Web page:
Can synthetic biology revolutionize the field of stem cell therapy?
When it comes to 21st-century medicine, it doesn’t get any better than using cells to cure or repair what ails you.
Stem cell therapies hold great promise for the repair and regeneration of diseased tissues because of their ability to sense and integrate complex environmental signals, to migrate to diseased tissues and to execute complex responses. Stem cells have been used successfully in the lab to repair damaged heart muscle or restore movement to paralyzed limbs.
However, this complexity also presents significant safety concerns—such as tumor formation or inappropriate functionality—which have discouraged the widespread use of stem cells for the treatment of major diseases such as diabetes or Alzheimer’s.
One way to accelerate the safe development of cell therapies is by using synthetic biology to engineer external control of multiple complex cellular functions. Indeed, proof-of-principle studies have already demonstrated that synthetic biology techniques can control cell proliferation and cell death, redirect cell migration, and control the expression of selected proteins and direct intracellular communication.
So what is Synthetic Biology? Synthetic Biology is the rational design of biological circuits using engineering principles and DNA building blocks.
The ultimate aim of synthetic biology is to mass produce biological levers and tools—otherwise referred to as BioBricks —to control a given biological process in many different cell types. The term BioBrickTM was introduced about 10 years ago by Massachusetts Institute of Technology scientist Tom Knight to describe interchangeable biological components that could be used in engineered circuits. (For a good primer on this, check out Help: An Introduction to BioBricks.)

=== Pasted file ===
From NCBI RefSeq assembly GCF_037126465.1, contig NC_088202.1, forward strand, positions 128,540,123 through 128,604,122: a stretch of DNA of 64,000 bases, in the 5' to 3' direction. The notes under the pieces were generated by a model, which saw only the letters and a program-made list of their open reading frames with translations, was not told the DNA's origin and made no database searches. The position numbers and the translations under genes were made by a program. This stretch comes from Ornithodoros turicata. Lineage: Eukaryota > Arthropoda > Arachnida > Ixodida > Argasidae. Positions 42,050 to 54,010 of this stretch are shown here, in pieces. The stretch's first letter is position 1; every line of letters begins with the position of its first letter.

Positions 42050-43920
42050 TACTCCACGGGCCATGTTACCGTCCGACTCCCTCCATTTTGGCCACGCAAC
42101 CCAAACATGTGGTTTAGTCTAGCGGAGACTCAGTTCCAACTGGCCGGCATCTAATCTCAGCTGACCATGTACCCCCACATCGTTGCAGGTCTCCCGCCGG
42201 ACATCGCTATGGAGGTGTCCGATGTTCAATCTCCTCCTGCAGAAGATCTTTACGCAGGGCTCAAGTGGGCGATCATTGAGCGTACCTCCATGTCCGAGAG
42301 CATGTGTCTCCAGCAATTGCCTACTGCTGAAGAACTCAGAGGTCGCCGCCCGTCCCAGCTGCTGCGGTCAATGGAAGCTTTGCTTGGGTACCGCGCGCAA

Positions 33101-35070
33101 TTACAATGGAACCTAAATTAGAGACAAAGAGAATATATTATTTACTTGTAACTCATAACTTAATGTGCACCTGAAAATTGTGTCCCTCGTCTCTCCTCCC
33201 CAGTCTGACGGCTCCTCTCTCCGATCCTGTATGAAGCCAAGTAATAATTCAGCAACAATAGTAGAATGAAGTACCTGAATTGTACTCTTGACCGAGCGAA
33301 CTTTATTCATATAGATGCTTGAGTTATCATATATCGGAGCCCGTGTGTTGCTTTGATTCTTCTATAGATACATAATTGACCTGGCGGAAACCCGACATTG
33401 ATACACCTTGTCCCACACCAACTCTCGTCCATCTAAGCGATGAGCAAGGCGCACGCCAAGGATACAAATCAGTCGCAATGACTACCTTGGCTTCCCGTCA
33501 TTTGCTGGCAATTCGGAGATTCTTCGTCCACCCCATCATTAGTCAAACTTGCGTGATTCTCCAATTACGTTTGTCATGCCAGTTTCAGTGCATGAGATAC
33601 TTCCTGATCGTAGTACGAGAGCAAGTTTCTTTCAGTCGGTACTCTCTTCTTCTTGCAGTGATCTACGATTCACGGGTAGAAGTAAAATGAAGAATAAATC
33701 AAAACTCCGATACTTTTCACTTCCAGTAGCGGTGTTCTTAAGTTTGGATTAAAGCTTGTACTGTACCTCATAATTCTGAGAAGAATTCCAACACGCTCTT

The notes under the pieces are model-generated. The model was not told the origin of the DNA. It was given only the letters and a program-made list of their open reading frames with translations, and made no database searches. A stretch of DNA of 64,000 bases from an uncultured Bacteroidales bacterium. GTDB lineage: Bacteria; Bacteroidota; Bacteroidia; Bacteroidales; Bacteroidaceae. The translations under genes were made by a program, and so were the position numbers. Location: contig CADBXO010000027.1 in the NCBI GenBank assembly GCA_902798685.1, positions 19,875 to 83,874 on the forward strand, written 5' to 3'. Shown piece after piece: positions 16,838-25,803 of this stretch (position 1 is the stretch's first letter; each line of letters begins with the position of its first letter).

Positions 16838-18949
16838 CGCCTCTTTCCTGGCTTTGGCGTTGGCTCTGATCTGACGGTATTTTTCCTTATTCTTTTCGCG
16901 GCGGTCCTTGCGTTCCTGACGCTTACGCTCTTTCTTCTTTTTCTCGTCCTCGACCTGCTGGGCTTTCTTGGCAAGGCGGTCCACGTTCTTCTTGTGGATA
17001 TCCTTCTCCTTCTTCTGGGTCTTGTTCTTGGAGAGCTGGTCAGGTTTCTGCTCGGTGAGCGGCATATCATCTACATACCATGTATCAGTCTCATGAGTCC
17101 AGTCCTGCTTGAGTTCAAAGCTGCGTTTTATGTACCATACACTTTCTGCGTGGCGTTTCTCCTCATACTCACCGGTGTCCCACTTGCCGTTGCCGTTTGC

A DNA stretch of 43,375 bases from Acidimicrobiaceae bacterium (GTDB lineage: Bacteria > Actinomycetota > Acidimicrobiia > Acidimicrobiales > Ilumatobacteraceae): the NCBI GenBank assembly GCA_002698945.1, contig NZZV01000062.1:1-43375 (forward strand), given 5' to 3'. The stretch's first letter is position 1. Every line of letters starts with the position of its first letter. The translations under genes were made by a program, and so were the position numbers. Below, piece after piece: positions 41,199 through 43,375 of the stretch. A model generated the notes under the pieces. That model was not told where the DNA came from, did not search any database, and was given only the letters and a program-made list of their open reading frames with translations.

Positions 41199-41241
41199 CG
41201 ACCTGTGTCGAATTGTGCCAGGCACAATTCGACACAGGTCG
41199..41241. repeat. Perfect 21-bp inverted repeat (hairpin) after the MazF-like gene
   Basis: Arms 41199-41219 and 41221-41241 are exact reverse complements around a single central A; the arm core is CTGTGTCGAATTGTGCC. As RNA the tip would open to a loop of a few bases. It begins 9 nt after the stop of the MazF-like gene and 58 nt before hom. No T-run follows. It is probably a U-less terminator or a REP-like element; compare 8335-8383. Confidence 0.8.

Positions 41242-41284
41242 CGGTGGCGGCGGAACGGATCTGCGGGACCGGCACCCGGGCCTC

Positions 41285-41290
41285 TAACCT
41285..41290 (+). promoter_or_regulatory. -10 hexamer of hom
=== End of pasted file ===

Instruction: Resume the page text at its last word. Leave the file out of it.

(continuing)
One of the major safety concerns of cell therapy products is the risk of tumor formation from uncontrolled cell proliferation. Using synthetic biology, you can actually design a number of engineered circuits to induce programmed cell death (or apoptosis). These engineered circuits trigger cell death following a given number of cell replications or in response to the administration of a harmless activator molecule such as a food component like biotin (part of the vitamin B complex). In doing so, these circuits provide the means of removing cancer cells before a tumor is formed.
Progress in Mice
Other exciting developments include engineering cells to respond to optical signals or optogenetics. Optogenetics are genetically-encoded molecular reagents that are controlled by light after being expressed in the targeted cells. Some think that optogenetic reagents will have application in the controlled release of hormones and peptides in diseases such as diabetes to enable the remote control of key cellular functions. Time will tell if this theory holds up, but if so it could eliminate the need for daily insulin injections for millions of diabetics.
In a recent proof-of-concept study Martin Fussenegger’s laboratory at the University of Basel, Switzerland engineered a cell containing a light-sensitive photoreceptor linked to a gene encoding glucagon-like-peptide 1 (GLP-1) under the control of an endogenous promoter (NFAT). The authors demonstrated that light-controlled expression of GLP-1was able to control glucose levels in type II diabetic mice.
Undoubtedly, applying synthetic biology techniques to cell therapies is revolutionary. But the practice is also not without additional safety risks associated with the mutation of engineered DNA and consequent loss or gain of function. However, potential applications for the development and manufacture of cell therapies products appears to be limitless—in short, a match made in heaven.
Though biologists and toxicologists will have to get used to using engineering terms such as genetic toggle switches and oscillators to keep up!
This blog is a result of a recent informal workshop organised by Edinburgh’s Centre for Synthetic and Systems Biology. Charles River Laboratories helped to stimulate thought and discussion around the real- world challenges posed by the need to improve the speed and accuracy of drug safety testing and minimizing the use of animals.